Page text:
[...] Lucas analysiert die Bedeutung von Moussawis gestrigem Statement. Veröffentlicht in Hintergrund. Kommentar schreiben [...]

Can I also point out that last June he announced he was "ready for martyrdom"

January 2, 2010 | Unregistered CommenterCanuckistan

Mousavi does not have any legitimacy to demand (or suggest) reforms in a dictatorship which has nurtured dubious people like him for decades. He had run for the system. Otherwise he would not have been allowed to. His biggest mistake was that he had declared the election as fraudulent while ballots were still being counted. Mousavi should have known that the system would not shy away from fabricating the result if A. would have been in danger to loose. He probably never was. The whole election has always been a charade. Clearly Mousavi and Karroubi have incited the protests. The West has only then become interested in these individuals. It is in fact supporting them, maybe even by money. Mousavi has never been the leader of a movement. Iran, a clerical dictatorship, has long developed into a police state, sad to say. They won't consider Mousavi's suggestions.

January 2, 2010 | Unregistered CommenterFahad

I think Mousavi has become a very clever politician and is now, more than ever, looking after Number 1. He knows, of course, that there is no way the Regime will accept his demands. It is also clear, to all but some in the Western World - who are obsessed with their view that the Iranian opposition need to have a "Leader" figure - Mousavi, Karubi et al are now following the young people and NOT leading them.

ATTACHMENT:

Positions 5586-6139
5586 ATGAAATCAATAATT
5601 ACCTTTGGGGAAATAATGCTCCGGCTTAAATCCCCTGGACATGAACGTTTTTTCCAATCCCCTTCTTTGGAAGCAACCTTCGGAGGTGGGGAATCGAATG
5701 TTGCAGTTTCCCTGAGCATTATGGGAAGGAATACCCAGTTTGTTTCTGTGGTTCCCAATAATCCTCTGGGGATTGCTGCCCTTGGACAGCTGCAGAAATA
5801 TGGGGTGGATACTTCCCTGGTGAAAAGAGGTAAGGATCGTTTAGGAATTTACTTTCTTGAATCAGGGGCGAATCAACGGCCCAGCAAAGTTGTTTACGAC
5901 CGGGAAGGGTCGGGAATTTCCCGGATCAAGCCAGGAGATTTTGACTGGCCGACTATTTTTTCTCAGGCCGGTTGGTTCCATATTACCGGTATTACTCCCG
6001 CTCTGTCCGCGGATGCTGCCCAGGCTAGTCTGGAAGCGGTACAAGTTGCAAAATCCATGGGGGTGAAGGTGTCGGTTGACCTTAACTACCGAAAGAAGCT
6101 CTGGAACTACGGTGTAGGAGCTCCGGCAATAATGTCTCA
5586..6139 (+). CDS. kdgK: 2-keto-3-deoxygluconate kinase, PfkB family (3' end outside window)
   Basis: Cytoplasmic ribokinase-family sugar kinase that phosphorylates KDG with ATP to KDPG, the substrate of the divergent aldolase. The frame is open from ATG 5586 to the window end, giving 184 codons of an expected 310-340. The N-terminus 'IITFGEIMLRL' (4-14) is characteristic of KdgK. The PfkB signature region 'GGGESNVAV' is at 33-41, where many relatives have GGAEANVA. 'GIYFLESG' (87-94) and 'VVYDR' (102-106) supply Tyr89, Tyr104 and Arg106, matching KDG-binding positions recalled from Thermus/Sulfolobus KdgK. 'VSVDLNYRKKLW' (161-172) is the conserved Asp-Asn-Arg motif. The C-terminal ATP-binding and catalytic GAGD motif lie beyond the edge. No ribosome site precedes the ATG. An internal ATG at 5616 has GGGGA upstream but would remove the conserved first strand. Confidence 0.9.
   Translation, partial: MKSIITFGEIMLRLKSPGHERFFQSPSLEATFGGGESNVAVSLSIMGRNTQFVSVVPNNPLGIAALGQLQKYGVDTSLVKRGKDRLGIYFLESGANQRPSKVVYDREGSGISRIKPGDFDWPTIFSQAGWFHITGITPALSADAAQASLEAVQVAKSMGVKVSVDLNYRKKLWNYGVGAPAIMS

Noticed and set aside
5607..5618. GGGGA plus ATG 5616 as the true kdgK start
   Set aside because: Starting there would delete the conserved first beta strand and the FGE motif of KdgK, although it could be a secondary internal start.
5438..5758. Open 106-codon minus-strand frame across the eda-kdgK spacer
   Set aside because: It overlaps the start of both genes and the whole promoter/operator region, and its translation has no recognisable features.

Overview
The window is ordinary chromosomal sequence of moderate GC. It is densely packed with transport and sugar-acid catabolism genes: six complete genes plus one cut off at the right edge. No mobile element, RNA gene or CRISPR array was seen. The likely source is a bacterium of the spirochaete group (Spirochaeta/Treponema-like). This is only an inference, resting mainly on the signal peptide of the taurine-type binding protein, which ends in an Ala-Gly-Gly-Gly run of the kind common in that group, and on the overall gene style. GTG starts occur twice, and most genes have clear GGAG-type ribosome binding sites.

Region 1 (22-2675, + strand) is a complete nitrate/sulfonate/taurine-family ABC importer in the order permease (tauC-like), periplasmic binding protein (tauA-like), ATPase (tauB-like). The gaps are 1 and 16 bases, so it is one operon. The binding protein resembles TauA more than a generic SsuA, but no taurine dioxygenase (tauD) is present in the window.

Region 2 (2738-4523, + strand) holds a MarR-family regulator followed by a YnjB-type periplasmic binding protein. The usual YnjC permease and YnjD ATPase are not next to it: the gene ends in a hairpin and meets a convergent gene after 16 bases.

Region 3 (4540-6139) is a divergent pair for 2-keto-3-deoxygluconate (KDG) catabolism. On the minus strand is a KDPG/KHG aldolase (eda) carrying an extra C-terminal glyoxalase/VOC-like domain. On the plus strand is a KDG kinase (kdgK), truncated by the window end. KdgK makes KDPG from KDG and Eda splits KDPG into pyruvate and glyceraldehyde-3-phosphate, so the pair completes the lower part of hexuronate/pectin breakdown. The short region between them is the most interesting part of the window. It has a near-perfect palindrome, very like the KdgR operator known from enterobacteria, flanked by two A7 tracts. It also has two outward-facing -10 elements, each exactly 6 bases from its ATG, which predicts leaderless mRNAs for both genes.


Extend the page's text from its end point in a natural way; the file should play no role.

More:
Mousavi is playing both sides off against the middle here. He declares, para-phrasing, I am willing to die, but is he? He needs to state, in my opinion, that he is prepared to see a truly secular state in Iran. One where the Regime's obsession with Islamic law is gone. And one where a true democracy can therefore once again thrive. Without a secular state, where people can choose to believe in no God if that is their wish, no true democracy stands a chance.

These young people are putting their lives on the line day in and day out - we are all seeing this. What we aren't seeing, with all due respect to these "nominal leaders" is them. At times, we see rhetoric from their sites but we sometimes don't see them from days at a time.

But each and every day we see footage of students defying the state. And many of these kids are still missing. Yes older people have stood up to be counted too. But in the main its people under the age of 30 who are the future of the country of Iran and they have my unswerving admiration, gratitude for what they are doing for us, the World, and 100% commitment to stand by them in their fight.

January 2, 2010 | Unregistered CommenterTricia Sutherland

[...] Josh Shahryar offers his views, complementing but also differing from those of EA’s Scott Lucas, on the post-Ashura declaration of Mir Hossein [...]

In my opinion, Mousavi is trying hard to end this but, at the same time he is trying to save the existing government. 30 years ago he was instrumental in bringing this government to power and truly believes in it. He is preaching reform in that he wants the government to respect the people's rights as was invisioned in the beginning and written into the constitution.